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Open AccessArticle

Area-Based Socio-Economic Inequalities in Mortality from Lung Cancer and Respiratory Diseases

1
Department of Epidemiology and Population Studies, Jagiellonian University Medical College, 31-531 Krakow, Poland
2
Department of Public Health, Medical University of Bialystok, 15-295 Bialystok, Poland
3
Department of Rheumatology and Internal Medicine, Medical University of Bialystok, 15-276 Bialystok, Poland
4
Department of Population Medicine and Civilization Diseases Prevention, Medical University of Bialystok, 15-269 Bialystok, Poland
*
Author to whom correspondence should be addressed.
Int. J. Environ. Res. Public Health 2019, 16(10), 1791; https://doi.org/10.3390/ijerph16101791
Received: 16 April 2019 / Revised: 9 May 2019 / Accepted: 16 May 2019 / Published: 21 May 2019
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Abstract

Background: After political transformation in 1989/1990, Poland experienced a general improvement in living conditions and quality of life, but the benefits did not extend evenly across all segments of the society. We hypothesized that the regional differences in mortality due to diseases of the respiratory system are related to socioeconomic status (SES) and its changes over time. Materials and methods: An ecological study was carried out in 66 sub-regions of Poland using the data from the period of 2010 to 2014. Age-standardized mortality rates (SMRs) were calculated separately for men and women in three age categories: ≥15, 25–64 years, and ≥65 years. An area-based SES index was derived from the characteristics of the sub-regions using the z-score method. Multiple weighted linear regression models were constructed to estimate a real socioeconomic gradient for mortality resulting from lung cancer and respiratory diseases. Results: In the regions studied, the SMRs for respiratory disease varied from 70/100,000 to 215/100,000 in men and from 18/100,000 to 53/100,000 in women. The SMRs for lung cancer varied from 36/100,000 to 110/100,000 among men and from 26/100,000 to 77/100,000 among women. After adjusting for the prevalence of smoking and environmental pollution, the SES index was found to be inversely associated with the SMR for lung cancer in each category of age among men, and in the age group of 25–64 years among women. An increase of the SES index between 2010 and 2014 was associated with a decrease of SMR for respiratory disease both in men and women, but this change was not significantly associated with the SMR for lung cancer. Conclusion: SES appears to be an important correlate of mortality from respiratory diseases and lung cancer at the population level, particularly in men. A lower SES was associated with greater mortality from lung cancer and respiratory diseases. An increase in SES over time was related to a decrease in mortality from respiratory disease, but not from lung cancer. View Full-Text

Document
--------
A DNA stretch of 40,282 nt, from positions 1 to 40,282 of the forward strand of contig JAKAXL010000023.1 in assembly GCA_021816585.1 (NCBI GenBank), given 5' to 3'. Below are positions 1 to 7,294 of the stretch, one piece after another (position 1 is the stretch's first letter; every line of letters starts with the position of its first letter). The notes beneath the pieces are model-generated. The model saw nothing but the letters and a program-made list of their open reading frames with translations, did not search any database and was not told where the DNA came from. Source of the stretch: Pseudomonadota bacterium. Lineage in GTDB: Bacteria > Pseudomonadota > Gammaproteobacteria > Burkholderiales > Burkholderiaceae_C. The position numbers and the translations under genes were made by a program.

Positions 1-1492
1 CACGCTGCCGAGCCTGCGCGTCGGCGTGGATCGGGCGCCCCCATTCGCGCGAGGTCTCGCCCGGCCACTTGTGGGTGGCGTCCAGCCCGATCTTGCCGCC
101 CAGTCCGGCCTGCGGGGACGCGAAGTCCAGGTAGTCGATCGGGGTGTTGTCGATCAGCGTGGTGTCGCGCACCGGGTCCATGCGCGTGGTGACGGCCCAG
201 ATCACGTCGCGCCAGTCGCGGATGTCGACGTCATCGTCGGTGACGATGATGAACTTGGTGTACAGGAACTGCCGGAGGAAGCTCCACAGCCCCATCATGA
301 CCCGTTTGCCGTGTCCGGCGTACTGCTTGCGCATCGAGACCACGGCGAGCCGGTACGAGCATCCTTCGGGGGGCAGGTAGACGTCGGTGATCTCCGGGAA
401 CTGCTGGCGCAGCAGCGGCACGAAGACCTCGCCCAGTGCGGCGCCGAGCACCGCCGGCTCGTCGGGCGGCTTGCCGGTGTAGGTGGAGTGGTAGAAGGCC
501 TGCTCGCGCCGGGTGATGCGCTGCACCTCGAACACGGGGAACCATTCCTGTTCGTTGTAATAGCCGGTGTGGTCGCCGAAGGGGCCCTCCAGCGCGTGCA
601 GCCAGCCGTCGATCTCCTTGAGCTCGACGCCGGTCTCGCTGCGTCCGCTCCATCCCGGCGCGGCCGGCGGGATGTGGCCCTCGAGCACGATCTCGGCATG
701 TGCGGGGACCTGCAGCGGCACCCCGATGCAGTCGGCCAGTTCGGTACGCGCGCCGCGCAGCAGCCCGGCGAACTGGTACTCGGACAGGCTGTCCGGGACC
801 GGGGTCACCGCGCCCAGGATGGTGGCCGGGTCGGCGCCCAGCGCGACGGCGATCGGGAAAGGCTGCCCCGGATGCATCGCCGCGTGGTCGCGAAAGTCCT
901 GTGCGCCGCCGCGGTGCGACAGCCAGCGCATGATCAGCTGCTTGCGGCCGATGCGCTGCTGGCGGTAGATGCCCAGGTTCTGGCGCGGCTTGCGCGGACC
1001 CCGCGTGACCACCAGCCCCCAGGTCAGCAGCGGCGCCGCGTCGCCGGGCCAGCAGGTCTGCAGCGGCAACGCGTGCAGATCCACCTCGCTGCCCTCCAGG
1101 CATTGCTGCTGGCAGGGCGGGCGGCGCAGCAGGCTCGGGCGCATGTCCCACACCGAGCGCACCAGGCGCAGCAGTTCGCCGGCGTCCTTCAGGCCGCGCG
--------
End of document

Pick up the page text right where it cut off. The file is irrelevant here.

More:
Keywords: area-based SES; respiratory diseases; lung function; ecological study area-based SES; respiratory diseases; lung function; ecological study
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Polak, M.; Genowska, A.; Szafraniec, K.; Fryc, J.; Jamiołkowski, J.; Pająk, A. Area-Based Socio-Economic Inequalities in Mortality from Lung Cancer and Respiratory Diseases. Int. J. Environ. Res. Public Health 2019, 16, 1791.

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